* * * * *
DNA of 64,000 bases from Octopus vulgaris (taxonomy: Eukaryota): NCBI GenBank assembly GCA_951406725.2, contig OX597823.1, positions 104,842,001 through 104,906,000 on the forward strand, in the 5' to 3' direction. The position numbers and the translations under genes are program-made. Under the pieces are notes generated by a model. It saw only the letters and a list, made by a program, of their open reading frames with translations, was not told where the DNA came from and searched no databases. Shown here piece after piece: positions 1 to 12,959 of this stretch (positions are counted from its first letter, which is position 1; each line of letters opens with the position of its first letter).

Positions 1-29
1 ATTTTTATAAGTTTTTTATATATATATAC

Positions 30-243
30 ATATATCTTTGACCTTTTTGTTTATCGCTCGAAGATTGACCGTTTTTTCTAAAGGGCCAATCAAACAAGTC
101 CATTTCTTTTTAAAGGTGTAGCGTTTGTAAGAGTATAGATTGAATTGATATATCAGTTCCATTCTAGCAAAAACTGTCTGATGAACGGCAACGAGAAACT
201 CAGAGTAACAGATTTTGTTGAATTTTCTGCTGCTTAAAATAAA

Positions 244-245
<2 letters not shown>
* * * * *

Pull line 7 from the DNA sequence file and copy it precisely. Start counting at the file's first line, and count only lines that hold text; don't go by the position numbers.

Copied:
201 CAGAGTAACAGATTTTGTTGAATTTTCTGCTGCTTAAAATAAA